The statute 6 Geo. I. c. 18, “for restraining several extravagant and unwarrantable practices herein mentioned,” was so called. It prescribed penalties for the formation of companies with little or no capital, with the intention, by means of alluring advertisements, of obtaining money from the public by the sale of shares. Such undertakings were then commonly called “bubbles.” This legislation was prompted by the collapse of the “South Sea Project,” which, as Blackstone says, “had oeggared half the nation.” It was mostly repealed by the statute 6 Geo. IV. c. 91.
What is BUBBLE ACT?
Featuring Black’s Law Dictionary
Nothing implied or stated on this page should be construed to be legal, tax, or professional advice. The Law Dictionary is not a law firm and this page should not be interpreted as creating an attorney-client or legal adviser relationship. For questions regarding your specific situation, please consult a qualified attorney.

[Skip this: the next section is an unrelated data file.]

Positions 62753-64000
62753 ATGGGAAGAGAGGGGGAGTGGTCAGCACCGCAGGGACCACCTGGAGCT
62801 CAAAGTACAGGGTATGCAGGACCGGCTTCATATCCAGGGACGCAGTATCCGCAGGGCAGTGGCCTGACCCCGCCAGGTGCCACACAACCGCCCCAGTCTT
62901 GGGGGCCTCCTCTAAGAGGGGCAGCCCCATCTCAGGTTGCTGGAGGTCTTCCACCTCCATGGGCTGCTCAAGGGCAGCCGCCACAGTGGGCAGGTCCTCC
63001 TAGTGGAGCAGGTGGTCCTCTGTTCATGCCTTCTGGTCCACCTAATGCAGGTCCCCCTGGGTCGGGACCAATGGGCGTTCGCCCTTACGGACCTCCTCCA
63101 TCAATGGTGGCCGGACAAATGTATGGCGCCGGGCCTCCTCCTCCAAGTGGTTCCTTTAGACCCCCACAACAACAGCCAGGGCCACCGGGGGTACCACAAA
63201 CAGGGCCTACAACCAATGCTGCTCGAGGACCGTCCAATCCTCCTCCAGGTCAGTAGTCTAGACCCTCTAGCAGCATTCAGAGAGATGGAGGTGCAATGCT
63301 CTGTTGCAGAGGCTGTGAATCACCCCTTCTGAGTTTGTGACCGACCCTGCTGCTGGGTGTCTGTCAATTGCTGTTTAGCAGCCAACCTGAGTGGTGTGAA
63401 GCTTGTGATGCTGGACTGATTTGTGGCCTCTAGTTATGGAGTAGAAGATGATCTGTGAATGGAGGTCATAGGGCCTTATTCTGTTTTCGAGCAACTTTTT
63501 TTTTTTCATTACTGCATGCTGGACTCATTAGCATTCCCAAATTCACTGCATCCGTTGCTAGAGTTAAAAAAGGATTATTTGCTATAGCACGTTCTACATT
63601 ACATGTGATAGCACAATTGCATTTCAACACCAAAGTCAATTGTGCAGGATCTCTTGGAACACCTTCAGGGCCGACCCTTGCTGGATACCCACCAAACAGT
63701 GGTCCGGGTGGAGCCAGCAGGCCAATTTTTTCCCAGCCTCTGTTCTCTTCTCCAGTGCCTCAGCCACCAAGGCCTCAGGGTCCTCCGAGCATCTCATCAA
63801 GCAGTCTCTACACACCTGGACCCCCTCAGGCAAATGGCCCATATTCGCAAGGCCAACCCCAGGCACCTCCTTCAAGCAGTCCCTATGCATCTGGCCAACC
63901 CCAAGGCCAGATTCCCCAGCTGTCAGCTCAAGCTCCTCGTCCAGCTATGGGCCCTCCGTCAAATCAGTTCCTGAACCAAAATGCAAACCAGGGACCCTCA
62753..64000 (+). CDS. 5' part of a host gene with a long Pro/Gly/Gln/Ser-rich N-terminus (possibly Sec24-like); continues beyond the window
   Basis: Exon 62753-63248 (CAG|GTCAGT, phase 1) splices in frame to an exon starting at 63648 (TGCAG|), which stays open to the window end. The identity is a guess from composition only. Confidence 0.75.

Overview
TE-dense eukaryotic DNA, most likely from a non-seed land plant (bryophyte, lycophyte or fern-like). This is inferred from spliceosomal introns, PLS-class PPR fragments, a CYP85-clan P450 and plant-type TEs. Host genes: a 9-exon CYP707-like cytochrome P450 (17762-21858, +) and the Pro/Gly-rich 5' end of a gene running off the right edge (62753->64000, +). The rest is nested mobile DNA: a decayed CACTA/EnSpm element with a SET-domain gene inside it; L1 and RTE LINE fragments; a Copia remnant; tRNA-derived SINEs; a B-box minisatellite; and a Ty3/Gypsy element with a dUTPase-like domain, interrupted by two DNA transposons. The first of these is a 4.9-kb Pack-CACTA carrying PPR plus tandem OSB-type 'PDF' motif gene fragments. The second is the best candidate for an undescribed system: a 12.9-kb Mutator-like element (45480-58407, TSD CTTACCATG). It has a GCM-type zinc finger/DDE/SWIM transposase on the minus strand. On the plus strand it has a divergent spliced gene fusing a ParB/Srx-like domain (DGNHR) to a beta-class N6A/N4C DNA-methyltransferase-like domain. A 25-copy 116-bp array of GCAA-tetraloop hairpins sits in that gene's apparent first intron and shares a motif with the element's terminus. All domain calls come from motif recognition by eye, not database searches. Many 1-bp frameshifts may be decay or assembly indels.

- How To Get an EIN Number
- What is a Credit Freeze?
- The 14th Amendment Explained
- What is the Security Exchange Commission?
- Restitution Law – What it is, How to Avoid it, and Tips on Asking for It
- Should I Freeze My Credit?
- Living Will – The Pros & Cons You Need to Know
- What does it mean to be acquitted?
- Forming an LLC in Missouri
- Double Jeopardy Law
- What Is A Police Welfare Check?
- Best Way to Find Someone in Jail for Free
- How to Transfer a Car Title When The Owner Is Deceased
- How To Find A Name & Address Using A License Plate Number
- Best Way to Write a Professional Letter to a Judge
- What Can You Do At 18 Legally?
- How To Find An Inmate’s Release Date
- Signing a Letter on Someone Else’s Behalf
- How Do You Look up License Plate Numbers?
- Why Do Policemen Touch Your Tail Light When They Pull You Over?